Serving Energy Industries Nationwide

Quad Workout: Compliance with EPA’s New Methane Regulations

As all serious skiers know, consistent year-round quad, leg, and core workouts are critical to maximizing a fun, rewarding, and safe ski season. For the oil and gas industry, there is a new quad workout that demands even more attention and dedicated work to ensure compliance and minimize enforcement risk: EPA’s new methane and volatile organic compound (“VOC”) rules under 40 CFR Part 60, Subparts OOOOb (pronounced “Quad O-b”) and OOOOc (“Quad O-c”).

These new rules build and expand upon EPA’s original OOOO (“Quad O”) and OOOOa (“Quad O-a”) regulations. Unlike EPA’s prior rules, the new rules affect both new and existing facilities. EPA’s OOOOc rules direct States and Native American Tribes to adopt enforceable plans for existing sources of emissions to cut methane.

EPA’s new methane rules were published in the Federal Register on March 8, 2024, after being announced on December 2, 2023, during the United Nations climate conference (COP28). The effective date of these new rules is May 7, 2024. See 89 Federal Register 16,820 (March 8, 2024).

The new rules comprise two main components. The Subpart OOOOb regulations are directly applicable to sources of emissions in the oil and gas industry that were constructed or modified after December 6, 2022. The second component, Subpart OOOOc, sets regulatory guidelines for the formulation of state plans to regulate industry’s existing sources that were constructed on or before December 6, 2022.

Here is a quick quad summary of which rules apply based on date of construction or modification:

40 CFR part 60, Subpart

Source Type

Applicability Based on Dates of Construction or Modification


New, modified, or reconstructed sources

After August 23, 2011, and on or before September 18, 2015


New, modified, or reconstructed sources

After Sept 18, 2015, and on or before December 6, 2022


New, modified, or reconstructed sources

After December 6, 2022


Existing sources

On or before December 6, 2022


OOOOb Sources. The OOOOb regulations cover the following emission sources:

  • Routine flaring of associated gas
  • Well completions
  • Centrifugal compressors (wet and dry seals)
  • Reciprocating compressors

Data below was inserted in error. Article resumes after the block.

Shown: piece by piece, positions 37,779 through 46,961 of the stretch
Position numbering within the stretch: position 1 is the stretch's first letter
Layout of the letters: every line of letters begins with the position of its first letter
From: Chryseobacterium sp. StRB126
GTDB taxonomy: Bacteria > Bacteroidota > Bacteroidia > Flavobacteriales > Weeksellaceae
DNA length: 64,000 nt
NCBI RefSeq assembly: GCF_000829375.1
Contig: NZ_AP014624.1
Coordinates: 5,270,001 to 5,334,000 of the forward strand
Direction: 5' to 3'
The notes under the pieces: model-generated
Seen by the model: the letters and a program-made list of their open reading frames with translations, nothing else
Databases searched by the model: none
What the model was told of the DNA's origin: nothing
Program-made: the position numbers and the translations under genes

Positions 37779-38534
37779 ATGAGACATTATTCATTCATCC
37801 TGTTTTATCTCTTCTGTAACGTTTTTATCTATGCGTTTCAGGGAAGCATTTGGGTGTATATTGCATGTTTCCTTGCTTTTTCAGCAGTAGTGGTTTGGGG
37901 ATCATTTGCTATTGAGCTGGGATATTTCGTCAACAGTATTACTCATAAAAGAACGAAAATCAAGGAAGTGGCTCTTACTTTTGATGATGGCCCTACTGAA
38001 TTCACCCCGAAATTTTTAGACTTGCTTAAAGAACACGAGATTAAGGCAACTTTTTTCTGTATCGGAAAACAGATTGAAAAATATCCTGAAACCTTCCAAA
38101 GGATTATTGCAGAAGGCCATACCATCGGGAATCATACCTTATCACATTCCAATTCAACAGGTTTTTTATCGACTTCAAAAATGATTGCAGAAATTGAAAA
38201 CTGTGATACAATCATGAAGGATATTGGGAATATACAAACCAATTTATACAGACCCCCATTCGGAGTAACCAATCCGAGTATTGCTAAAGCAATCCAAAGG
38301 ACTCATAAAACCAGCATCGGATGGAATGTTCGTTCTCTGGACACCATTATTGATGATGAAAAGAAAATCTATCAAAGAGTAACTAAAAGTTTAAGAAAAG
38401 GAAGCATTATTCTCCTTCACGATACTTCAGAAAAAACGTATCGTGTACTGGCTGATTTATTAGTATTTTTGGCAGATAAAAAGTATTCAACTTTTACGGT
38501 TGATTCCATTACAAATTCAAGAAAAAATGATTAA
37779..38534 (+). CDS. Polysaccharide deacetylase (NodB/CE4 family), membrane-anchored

• Fugitive emissions (wells and centralized production facilities)
  • Process controllers (also known as pneumatic controllers) using natural gas
  • Pneumatic pumps using natural gas
  • Gas well liquids unloading
  • Storage vessels (tank battery with potential emissions exceeding 6 tons per year (tpy) VOC or 20 tpy of methane)
  • Sweetening units
  • “Process unit equipment” at gas plants (equipment leaks)
  • Emissions control devices

OOOOb Compliance Dates. Most new and modified sources (after December 6, 2022) must comply upon initial start-up or by May 7, 2024 (60 days after publication in the Federal Register), whichever is later. Companies must ensure that process controllers and pneumatic pumps (outside of Alaska) comply with the zero-emissions standard by March 8, 2025, and these devices have interim standards such as low-bleed and intermittent process controllers.

EPA’s OOOOb rules phase out flaring of gas from new oil wells. The two-year phase out compliance deadline for routine flaring of associated gas is March 8, 2026, and after that date, gas must be routed to a sales line, used on-site, or used for some other beneficial purpose.

Compliance Timeline for OOOOc. The OOOOc regulations require states and Tribes to submit plans to address existing sources within 24 months (March 8, 2026) at which point EPA has 14 months to decide on the state plan submission. The plans must set compliance deadlines no later than 22 months after EPA’s decision on the State Plan or Tribal Plan (or within 5 years of the March 8, 2024, effective date – March 2029). Facility compliance with the state plan is required within 36 months after submission, assuming approval by EPA.

Under the OOOOc emissions guidelines for state plans/rules, flaring is permitted for preexisting wells with documented methane emissions of 40 tons per year or less, so long as that gas is routed to a flare or control device that achieves a 95% reduction in methane.

Concluding Observations. EPA’s new methane rules are voluminous and densely complex. Stay tuned for more summaries of these rules in the coming weeks, including EPA’s Third-Party Super Emitter Monitoring Program, in the context of EPA’s new enforcement and compliance strategy issued in the fall of 2023, navigating the new leak detection and report (LDAR) requirements, and how to play four-dimensional chess at the state and federal levels upon the forthcoming issuance of BLM’s final Waste Prevention Rules on venting and flaring.

Beatty & Wozniak will be hosting an invitation only webinar for clients in the near future to discuss proactive strategies for risk management and compliance.

Please contact Bret Sumner, Chris Colclasure, or Jim Martin if you have any questions or would like additional information.